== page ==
People often speak of translation when it comes to language. Words are lost and gained in interactions with other places and cultures; they undergo physical transformations when making the journey over place and time. At the Canadian Centre for Architecture (CCA), the concept of translation has also been tied together with architecture in the exhibit Found in Translation, Palladio—Jefferson. The project, a series of photographs by Filippo Romano, examines the relationship between Andrea Palladio and Thomas Jefferson: one considered the most important architect in the Western world, the other one of the most famous presidents of the United States.
The exhibit is a collaboration between Romano and architectural historian (and director of the Palladio Museum) Guido Beltramini. It has been a work in progress since 2012, when Romano began photographing original Palladio buildings in Venice before coming over stateside to focus on Jefferson’s interpretations of Palladio—buildings that include the Virginia State Capitol and part of the University of Virginia’s campus.
The CCA exhibit’s photographs surround the observer, creating an environment that projects one immediately into the world of Palladian architecture. The images themselves focus in on the relationship between the original Andrea Palladio buildings and the new-world Jeffersonian creations, aiming to highlight the “enthusiasm and misunderstanding” that the curators describe as hallmarks to Jefferson’s translation of Palladio’s originals.
During Jefferson’s time as the US ambassador to France, he became enamoured with Palladio-style buildings and decided on bringing them back home. But as the curators explain, what Jefferson based his buildings on was a copy of the wrong Bible; instead of consulting the original Palladio treatise, Jefferson was examining The Architecture of A. Palladio, an English language translation by an Italian author. The book was translated to English in 1721—almost two hundred years after the original—and offers a great deal of adjustments to the original architecture in order to fit the Baroque style of the day.
The exhibit also points out that despite Jefferson’s deep fascination with Palladio architecture, he never actually visited Palladio buildings while in Europe, instead only relying on his translation of the A. Palladio book. The resulting Jefferson buildings that stand in the US are therefore the final product of interpretations that began in Venice, travelled to England for translation, was found by Jefferson in Paris, before finally settling on the eastern shores of the United States.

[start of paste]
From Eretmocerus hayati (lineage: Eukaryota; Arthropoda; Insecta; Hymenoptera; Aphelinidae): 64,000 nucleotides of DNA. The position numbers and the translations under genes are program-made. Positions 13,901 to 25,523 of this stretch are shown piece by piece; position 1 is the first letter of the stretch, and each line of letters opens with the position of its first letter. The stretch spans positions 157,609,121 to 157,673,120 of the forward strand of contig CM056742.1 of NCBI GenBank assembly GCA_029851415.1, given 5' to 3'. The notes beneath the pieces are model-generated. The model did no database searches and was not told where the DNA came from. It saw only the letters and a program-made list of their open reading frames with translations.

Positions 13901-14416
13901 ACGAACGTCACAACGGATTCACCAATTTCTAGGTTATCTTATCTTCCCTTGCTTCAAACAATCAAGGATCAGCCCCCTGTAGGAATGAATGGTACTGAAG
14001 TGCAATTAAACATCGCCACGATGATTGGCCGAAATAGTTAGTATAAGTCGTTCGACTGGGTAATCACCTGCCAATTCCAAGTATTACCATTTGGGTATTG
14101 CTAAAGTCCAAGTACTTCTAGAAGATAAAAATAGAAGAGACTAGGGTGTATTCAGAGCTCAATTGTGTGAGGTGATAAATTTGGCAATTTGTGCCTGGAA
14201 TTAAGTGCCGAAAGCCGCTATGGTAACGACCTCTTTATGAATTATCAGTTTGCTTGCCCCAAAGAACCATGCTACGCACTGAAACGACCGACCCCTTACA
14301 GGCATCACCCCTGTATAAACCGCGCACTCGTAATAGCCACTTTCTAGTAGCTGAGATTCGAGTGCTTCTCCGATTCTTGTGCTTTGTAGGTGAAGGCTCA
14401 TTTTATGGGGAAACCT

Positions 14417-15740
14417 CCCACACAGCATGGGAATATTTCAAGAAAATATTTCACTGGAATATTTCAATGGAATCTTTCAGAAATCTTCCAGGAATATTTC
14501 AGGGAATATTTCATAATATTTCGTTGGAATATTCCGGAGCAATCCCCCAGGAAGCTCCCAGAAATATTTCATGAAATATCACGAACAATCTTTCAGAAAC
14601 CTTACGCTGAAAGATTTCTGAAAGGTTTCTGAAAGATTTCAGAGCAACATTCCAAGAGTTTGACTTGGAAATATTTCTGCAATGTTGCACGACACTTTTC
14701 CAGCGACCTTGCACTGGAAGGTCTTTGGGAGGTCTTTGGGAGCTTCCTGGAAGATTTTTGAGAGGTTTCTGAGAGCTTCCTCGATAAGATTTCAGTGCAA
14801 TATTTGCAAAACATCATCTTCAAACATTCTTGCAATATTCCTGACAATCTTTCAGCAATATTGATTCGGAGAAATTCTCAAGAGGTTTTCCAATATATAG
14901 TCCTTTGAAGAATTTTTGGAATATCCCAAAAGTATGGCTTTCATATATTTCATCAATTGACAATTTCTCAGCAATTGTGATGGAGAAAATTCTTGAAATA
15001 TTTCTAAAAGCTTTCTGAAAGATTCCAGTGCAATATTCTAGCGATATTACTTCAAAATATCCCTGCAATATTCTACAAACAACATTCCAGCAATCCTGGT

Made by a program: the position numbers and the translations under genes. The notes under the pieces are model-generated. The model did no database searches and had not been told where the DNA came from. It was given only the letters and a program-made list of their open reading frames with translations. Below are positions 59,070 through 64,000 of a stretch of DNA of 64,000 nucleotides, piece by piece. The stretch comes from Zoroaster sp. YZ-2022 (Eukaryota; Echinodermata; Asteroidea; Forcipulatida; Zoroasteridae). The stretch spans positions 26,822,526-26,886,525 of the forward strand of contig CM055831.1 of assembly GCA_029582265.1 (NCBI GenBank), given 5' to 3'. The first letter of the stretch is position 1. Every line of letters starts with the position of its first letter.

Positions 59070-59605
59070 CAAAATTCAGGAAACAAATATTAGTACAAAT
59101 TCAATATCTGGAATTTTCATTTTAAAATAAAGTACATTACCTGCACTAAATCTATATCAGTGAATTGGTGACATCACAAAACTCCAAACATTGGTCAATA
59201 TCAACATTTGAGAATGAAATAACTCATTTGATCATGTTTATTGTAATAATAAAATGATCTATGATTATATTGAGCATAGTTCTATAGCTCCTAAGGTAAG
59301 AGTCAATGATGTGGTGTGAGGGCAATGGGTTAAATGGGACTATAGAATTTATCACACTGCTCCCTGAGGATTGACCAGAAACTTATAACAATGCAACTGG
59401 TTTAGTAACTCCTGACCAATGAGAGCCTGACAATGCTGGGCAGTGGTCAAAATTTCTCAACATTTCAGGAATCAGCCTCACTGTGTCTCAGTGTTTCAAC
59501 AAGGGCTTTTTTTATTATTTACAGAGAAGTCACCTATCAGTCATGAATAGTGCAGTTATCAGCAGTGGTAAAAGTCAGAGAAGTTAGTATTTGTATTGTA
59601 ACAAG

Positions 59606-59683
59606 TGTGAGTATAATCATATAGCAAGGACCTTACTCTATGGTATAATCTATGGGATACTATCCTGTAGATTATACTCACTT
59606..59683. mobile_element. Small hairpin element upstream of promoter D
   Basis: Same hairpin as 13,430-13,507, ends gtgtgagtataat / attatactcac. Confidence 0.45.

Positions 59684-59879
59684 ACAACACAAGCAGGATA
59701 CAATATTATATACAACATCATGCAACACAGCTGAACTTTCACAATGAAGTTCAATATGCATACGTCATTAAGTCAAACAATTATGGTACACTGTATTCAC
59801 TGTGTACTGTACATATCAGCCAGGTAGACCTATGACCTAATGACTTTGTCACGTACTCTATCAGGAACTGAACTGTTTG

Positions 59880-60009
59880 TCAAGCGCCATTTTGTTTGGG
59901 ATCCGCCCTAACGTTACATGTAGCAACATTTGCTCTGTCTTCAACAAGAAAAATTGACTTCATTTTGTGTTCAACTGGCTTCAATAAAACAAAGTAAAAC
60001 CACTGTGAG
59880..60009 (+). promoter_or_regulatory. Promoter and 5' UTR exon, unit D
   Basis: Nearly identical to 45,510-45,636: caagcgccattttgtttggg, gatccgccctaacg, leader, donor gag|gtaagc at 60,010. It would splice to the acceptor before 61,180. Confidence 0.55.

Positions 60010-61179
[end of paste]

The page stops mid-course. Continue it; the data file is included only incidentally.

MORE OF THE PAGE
Palladio’s original treatise, the Four Books of Architecture (1570), can be found at the CCA exhibit, along with a copy of its first English translation. The exhibit itself is projections of photographs taken by Romano, of both original Palladio buildings and the more recent Jeffersonian copies, across both the US and in Venice. According to the curators, the photographs aim to keep the mystery of whether each building is an original or a copy, leaving the observer in the dark.
One of the more interesting ideas presented by the curators was the importance of capturing the occupants in addition to the buildings. As collaborator Guido Beltramini explains, the owners “belong to the houses,” and are just as important to interpreting the translations of the buildings as the structures themselves.
This also raises interesting conversations within the exhibit about the interplay of architecture and class relations. The original Palladio buildings belonged to owners of Venetian villas. When Jefferson went about recreating the buildings, he was seeking a way to create rural escapes for wealthy landowners. Jefferson saw this architecture as a way of building the new ideal American architectural landscape—something that automatically means a society where the “ideal” is inaccessible for most that reside within it.
This point also allows the exhibit to highlight the way the Jeffersonian buildings played a role in one of the darkest parts of American history: many Palladio-inspired buildings in the US found use as plantations. The curators highlight examples of this Palladio-inspired Jeffersonian architecture in Quentin Tarantino’s Django Unchained. This observation brings us beyond the mere physicality of the buildings, forcing the observer to consider how architecture relates to power relations and how oppression can be created or sustained by architecture.
Found in Translation presents an interesting way of telling the story of how architecture can be translated and misinterpreted over time. These misinterpretations, it seems, can often yield important results. Perhaps it doesn’t really matter that Jefferson’s reproduction of Palladio was not exact architecturally; if the spirit of the original is transferred over, the loss of some details will not decide whether it is a success of a failure.
Found in Translation: Palladio—Jefferson runs until February 15, 2015, at the Canadian Centre for Architecture.Follow Jordan Venton-Rublee on Twitter @JVentonRublee.